My knitting project continues to take several millennia to complete. I’m on the first sleeve now, and I really thought the sleeves would fly by – but this damn half brioche stitch is so slow! I’ve ordered some double pointed needles as the magic loop method is getting on my nerves, and any possible speed improvement will be valuable at this point.

I’m keen to get it done because knit club are starting on a new project soon and I don’t want to have two knitting projects on the go at the same time.

I shall leave you with some pics of cats – despite already having shared one. I’m absolutely spoiling you.

Thanks for reading. See you next week!

My Week in Sewing, 25th March 2022

My Week in Sewing, 25th March 2022

Each Friday I write about what I’ve done in sewing land over the past week – plus any knitting or other crafts I’ve managed to slot in. Plus cats. There will always be cats.

I made my Agatha dress this week! Here’s a teaser pic ahead of the full post I’m writing about the making of this dress.

My latest make

In short, I adore it. It’s not my typical style as I tend to lean more cutesy, but I’m looking to add more elegant pieces to my wardrobe and this dress nails that brief. Can’t wait to share more about it soon.

The next thing I want to share is not actually a make from this week, but a new pattern release: the Tilly and the Buttons Erin dungarees. You might have seen this pattern all over Instagram this week. I was a tester for this pattern a few months ago, and I’d never worn dungarees as an adult before so I had no idea what to expect!

There have been some changes to the pattern since the test version, so I’m not going to write a proper review until I’ve made a pair in the final version of the pattern. But I am showing off my tester version now that I can.

I made a couple of mistakes on these that mean I’m probably not going to wear them outdoors, but they’re good for around the house. I could have done with sizing down around the hip – I hadn’t checked the hip measurement so it’s a bit baggy around the bum. I also picked a denim that I think is actually too structured for the pattern, so I’m not crazy about the way it hangs. At least I know exactly what changes I want to make next time.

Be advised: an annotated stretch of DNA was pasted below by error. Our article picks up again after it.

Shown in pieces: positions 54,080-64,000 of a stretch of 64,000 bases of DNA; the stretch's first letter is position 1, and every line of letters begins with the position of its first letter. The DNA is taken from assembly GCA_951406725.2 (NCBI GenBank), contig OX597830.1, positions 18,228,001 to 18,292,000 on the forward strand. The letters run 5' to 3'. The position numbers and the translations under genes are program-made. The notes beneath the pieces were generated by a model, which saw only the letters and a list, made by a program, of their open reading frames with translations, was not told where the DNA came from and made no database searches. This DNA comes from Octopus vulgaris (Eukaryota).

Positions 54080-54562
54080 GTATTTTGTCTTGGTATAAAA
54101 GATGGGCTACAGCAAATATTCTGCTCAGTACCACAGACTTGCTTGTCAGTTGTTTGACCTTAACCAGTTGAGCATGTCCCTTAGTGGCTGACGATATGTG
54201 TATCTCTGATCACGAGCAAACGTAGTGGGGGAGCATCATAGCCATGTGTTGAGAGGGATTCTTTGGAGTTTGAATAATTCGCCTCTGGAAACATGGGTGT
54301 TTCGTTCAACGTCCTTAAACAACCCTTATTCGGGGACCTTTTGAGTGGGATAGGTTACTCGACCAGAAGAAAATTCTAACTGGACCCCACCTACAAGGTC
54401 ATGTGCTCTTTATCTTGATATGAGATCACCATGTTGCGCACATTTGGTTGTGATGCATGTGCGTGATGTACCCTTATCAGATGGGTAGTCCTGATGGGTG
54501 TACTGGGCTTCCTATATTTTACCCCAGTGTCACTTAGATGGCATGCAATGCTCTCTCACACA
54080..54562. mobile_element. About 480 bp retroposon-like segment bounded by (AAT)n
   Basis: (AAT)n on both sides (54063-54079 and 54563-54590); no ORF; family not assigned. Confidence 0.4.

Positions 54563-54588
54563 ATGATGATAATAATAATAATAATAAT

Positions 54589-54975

My final bit of sewing news is that I got a bit carried away with my Thea wearable toile last week. I put the sleeves and the collar on and did the fancy topstitching and everything. Then, when I was trying it on to figure out where to put the buttons, I realised I’d forgotten to use it as an actual toile – and it still doesn’t fit! Argh. So, it’s just a fancy unwearable wearable toile. Here’s a photo of it for posterity.

I am going to size up for my proper Thea, as I think I read the numbers wrong on the measurements. Back to the drawing board. Or at least, the tracing table.

What’s next in sewing land for me? Not sure just now – might do an instant gratification project before I approach the Thea again. Perhaps those Erin dungarees. I also have some exciting project plans that I can’t reveal just yet!

Here’s my customary weekly knitting progress shot. I feel like I’ve been close to the end of this ball of yarn for weeks. Surely it’s going to run out soon? I’m going to decide on a whim which colour I switch to next. It will probably be dark pink.

And the cats, as promised.

Thanks for reading, see you next week!

My Week in Sewing, 18th March 2022

My Week in Sewing, 18th March 2022

Each Friday I write about what I’ve done in sewing land over the past week – plus any knitting or other crafts I’ve managed to slot in. Plus cats. There will always be cats.

I’ve been following my heart this week. By which I mean I’ve changed my mind a LOT and flip-flopped between 4(!) different sewing projects. Remember last week I was saying I only work on one project at once? Ha.

My goal at the start of the week was to finish with the fitting the bodice of my Etta dress, and then I could switch onto another project. I’ve been working on this fitting project for weeks and frankly I’m bored out of my mind with it – and frustrated too. It’s been something I’ve wanted to do for ages, as I was hoping to turn it into a bodice block for drafting my own tops and dresses. But it’s very challenging for me.